ICS Magazine

Housing Starts Fell Sharply in February

March 18, 2003
WASHINGTON (Reuters) - Groundbreaking on new U.S. homes slowed sharply in February, as harsh winter weather unexpectedly pushed housing starts to their lowest level since April 2002, the government said on Tuesday.

The Commerce Department said starts tumbled 11 percent -- the largest drop since January 1994 -- to a seasonally adjusted 1.622 million unit annual rate.

While Wall Street analysts had anticipated a slowing in starts from the rapid pace of recent months, the drop was larger than they had expected. Economists polled by Reuters had forecast starts to fall to a 1.723 million unit annual rate, and permits to dip to a 1.730 million annual clip.

But in a sign the drop was largely related to severe winter weather in the month, permits for home building rose slightly and the number of homes under construction showed only a small decline. Permits gained 0.4 percent to a 1.786 million annual rate, while houses under construction at the end of the month fell 0.3 percent to a 1.052 million yearly pace.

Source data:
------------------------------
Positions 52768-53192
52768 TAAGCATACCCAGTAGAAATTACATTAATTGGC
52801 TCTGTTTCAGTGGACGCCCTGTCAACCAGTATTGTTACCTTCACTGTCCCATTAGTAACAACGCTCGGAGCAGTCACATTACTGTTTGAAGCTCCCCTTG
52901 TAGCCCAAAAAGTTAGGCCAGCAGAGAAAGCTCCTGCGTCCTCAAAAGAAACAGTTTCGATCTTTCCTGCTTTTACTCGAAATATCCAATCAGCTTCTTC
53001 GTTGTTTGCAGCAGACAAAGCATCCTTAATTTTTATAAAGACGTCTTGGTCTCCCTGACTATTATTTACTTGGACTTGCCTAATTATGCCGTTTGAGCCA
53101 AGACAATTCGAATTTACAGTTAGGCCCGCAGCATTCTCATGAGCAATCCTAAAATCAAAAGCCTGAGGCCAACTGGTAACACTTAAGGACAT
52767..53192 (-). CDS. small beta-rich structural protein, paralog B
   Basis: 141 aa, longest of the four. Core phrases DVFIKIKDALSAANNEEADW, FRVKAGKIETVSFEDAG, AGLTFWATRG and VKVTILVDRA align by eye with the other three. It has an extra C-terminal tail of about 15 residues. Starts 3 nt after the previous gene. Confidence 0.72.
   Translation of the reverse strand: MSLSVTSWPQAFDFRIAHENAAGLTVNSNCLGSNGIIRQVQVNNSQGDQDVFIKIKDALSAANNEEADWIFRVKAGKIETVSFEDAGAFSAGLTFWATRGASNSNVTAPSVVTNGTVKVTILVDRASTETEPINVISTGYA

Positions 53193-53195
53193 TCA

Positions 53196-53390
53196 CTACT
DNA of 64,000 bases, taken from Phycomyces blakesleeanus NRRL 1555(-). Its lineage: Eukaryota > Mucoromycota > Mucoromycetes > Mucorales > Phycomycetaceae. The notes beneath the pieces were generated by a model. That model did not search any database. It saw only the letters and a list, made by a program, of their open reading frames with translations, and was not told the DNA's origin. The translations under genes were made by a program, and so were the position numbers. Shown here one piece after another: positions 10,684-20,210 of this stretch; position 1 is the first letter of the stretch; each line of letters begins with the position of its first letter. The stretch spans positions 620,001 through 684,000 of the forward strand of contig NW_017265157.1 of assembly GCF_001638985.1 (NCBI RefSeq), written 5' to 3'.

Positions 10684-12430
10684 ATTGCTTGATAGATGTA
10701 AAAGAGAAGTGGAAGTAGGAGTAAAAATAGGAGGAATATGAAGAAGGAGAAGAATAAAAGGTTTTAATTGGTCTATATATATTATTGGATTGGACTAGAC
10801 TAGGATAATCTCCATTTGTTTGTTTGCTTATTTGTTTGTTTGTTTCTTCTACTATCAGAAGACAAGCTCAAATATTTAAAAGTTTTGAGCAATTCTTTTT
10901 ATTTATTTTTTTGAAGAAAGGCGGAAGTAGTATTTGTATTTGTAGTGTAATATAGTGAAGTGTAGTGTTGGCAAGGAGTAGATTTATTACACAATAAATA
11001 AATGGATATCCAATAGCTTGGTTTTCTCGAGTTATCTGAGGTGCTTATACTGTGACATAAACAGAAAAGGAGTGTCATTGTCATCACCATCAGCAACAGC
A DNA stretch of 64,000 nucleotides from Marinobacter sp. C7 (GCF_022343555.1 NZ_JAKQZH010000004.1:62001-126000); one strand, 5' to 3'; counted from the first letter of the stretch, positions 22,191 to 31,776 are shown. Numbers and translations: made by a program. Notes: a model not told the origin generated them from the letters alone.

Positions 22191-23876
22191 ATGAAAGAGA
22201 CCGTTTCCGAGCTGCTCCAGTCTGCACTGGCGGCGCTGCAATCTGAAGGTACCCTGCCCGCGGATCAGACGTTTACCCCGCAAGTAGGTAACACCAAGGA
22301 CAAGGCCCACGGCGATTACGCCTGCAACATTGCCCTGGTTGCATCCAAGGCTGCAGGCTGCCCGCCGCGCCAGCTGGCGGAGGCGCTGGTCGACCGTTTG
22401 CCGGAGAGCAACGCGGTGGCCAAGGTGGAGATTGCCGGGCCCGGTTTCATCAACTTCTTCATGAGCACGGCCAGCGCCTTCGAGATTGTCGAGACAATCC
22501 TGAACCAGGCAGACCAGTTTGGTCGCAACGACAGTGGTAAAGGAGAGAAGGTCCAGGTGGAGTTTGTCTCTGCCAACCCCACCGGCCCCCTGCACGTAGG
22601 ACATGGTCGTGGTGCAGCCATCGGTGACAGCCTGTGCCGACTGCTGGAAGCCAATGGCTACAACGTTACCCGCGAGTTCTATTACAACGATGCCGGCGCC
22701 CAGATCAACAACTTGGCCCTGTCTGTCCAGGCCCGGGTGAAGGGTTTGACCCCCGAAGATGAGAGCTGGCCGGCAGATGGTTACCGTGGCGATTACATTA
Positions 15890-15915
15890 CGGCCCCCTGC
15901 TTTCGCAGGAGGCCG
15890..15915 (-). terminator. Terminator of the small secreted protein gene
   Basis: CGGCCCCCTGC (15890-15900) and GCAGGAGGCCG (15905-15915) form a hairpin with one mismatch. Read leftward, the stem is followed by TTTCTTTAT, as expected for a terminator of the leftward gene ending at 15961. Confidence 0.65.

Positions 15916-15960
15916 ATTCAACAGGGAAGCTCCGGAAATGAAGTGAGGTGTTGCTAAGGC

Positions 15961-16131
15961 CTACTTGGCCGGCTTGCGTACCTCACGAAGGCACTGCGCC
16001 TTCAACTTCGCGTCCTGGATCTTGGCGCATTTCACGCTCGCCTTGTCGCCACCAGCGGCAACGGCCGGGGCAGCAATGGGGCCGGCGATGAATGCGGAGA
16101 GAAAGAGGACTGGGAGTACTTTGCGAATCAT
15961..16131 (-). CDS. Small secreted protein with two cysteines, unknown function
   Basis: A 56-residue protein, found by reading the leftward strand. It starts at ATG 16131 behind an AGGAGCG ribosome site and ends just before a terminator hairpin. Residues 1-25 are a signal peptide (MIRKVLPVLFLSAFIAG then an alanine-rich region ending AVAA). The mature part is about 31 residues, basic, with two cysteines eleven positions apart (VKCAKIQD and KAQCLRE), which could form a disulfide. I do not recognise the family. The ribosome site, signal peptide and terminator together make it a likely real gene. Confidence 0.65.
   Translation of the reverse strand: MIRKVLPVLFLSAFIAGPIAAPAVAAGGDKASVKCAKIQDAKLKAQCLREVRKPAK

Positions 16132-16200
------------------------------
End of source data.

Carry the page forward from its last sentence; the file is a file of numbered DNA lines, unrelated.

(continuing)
Financial markets showed little initial reaction to the report, focusing instead on a possible war with Iraq and the Federal Reserve's policy setting meeting that began on schedule on Tuesday, despite a partial closure of the building during a police standoff with a farmer in downtown Washington.